Before we dig further into how does cloud computing work, first let’s understand what the term “cloud” refers to. The concept of the cloud has been around for a long time in many different incarnations in the business world. It mostly means a grid of computers serving as a service-oriented architecture to deliver software and data.
Most websites and server-based applications run on particular computers or servers. What differentiates the cloud from the way those are set up is that the cloud utilizes the resources from the computers as a collective virtual computer, where the applications can run independently from particular computer or server configurations. They are basically floating around in a “cloud of resources”, making the hardware less important to how the applications work.
With broadband internet, the need to have the software run on your computer or on a company’s site is becoming less and less essential. A lot of the software that people use nowadays are completely web-based. The cloud takes advantage of that to bring it to the next level.
For example, if you are hosting your website on a local server or from your PC, you must usually select a particular operating system (Windows/Linux/Mac), to determine what software you can run on that particular server. If your site is being hosted in the cloud, there is no need to do that. You can run Windows and Linux programs side by side.
How is that done?
To understand how does cloud computing work, imagine that the cloud consists of layers — mostly the back-end layers and the front-end or user-end layers. The front-end layers are the ones you see and interact with. When you access your email on Gmail for example, you are using software running on the front-end of a cloud. The same is true when you access your Facebook account. The back-end consists of the hardware and the software architecture that fuels the interface you see on the front end.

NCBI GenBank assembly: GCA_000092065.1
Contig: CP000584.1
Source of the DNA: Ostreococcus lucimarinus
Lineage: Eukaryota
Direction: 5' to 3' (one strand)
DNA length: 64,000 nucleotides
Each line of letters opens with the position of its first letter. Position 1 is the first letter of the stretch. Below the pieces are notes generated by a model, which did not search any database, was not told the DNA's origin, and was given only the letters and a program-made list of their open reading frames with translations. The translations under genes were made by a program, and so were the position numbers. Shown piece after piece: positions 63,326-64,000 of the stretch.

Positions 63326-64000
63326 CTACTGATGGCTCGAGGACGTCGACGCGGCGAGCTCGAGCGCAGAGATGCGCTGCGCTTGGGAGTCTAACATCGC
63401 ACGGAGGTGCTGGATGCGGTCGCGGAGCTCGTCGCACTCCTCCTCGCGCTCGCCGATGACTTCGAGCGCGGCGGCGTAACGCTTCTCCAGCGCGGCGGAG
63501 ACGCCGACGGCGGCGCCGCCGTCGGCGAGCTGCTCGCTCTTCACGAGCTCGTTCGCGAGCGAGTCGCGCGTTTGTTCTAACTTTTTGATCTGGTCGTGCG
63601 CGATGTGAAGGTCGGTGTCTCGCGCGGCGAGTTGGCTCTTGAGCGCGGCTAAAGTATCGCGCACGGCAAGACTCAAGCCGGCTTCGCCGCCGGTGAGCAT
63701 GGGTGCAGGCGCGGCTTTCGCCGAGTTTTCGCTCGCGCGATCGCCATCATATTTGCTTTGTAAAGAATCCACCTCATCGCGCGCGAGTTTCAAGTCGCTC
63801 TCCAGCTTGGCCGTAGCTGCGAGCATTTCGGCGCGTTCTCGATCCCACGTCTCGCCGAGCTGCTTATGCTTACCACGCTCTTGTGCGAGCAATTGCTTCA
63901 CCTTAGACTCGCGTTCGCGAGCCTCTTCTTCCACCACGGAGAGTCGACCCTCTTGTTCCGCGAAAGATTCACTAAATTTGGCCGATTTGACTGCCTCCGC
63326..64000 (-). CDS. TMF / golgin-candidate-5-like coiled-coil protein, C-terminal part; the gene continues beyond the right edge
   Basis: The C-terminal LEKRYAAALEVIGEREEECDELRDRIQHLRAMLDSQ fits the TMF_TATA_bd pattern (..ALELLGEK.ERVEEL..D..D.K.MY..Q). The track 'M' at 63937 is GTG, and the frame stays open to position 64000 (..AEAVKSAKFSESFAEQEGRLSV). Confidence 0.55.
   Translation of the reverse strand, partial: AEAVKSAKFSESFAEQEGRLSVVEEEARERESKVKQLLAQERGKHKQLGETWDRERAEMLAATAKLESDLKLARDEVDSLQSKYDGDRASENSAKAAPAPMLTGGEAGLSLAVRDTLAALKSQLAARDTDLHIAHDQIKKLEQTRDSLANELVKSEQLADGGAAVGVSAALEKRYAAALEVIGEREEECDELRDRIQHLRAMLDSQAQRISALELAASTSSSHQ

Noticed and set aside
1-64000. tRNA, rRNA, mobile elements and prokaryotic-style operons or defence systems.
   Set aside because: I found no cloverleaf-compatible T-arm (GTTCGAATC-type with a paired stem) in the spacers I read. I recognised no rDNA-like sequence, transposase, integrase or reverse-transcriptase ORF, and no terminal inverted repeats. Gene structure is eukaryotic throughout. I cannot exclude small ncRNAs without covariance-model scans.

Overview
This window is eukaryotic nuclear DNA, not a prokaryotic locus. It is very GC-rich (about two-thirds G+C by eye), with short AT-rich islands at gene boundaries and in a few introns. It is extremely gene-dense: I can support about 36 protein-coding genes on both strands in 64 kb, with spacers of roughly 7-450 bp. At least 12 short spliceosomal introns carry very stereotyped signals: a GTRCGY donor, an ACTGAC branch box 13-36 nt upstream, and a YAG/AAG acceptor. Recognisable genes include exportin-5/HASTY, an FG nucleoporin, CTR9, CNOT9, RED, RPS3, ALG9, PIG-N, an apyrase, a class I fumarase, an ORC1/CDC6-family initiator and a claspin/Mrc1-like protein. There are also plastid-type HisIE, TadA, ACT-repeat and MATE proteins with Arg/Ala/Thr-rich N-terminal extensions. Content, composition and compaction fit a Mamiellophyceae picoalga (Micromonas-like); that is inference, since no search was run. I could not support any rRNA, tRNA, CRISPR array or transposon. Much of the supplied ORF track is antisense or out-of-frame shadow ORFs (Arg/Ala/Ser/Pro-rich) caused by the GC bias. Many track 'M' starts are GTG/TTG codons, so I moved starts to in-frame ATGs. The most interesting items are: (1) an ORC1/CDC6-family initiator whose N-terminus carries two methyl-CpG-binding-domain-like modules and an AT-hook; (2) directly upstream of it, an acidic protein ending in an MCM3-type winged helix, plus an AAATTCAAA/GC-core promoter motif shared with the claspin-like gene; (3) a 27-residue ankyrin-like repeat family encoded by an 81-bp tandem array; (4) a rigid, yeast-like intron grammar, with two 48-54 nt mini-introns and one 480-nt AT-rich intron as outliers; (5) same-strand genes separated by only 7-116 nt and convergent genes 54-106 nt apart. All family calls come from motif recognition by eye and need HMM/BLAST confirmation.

Because the computers are set up to work together, the applications can take advantage of all that computing power as if they were running on one particular machine. Cloud computing also allows for a lot of flexibility. Depending on the demand, you can increase how much of the cloud resources you use without the need for assigning specific hardware for the job, or just reduce the amount of resources assigned to you when they are not necessary.
Will it change the way we use computers?
The transition from being very ‘personal hardware dependent’ to a world where resources are shared among the masses is creeping up on us slowly and unobtrusively. Very many people have already transitioned to using a cloud environment for most of their time in front of the computer without even realizing it.
Sure, most of us still use some version of Microsoft Office or Quickbooks that was installed on our computers, but even those kinds of software are now offering an online version that can be used instead. The possibility of being able to access your data and software wherever you need it makes this transition very appealing to most people.
Are there problems with this concept? Of course there are. If for some reason your internet goes down, your access to your data also disappears. There are security concerns with the data and the risk that companies will use proprietary formats for the files and that require that you pay for a certain service monthly or you may lose access to your own data permanently.
So choose wisely when picking a service to use with your important data and make sure it can be downloaded if needed, but also enjoy the flexibility those services provide. The wave of the future is in the clouds”¦
What cloud services are currently part of your life?
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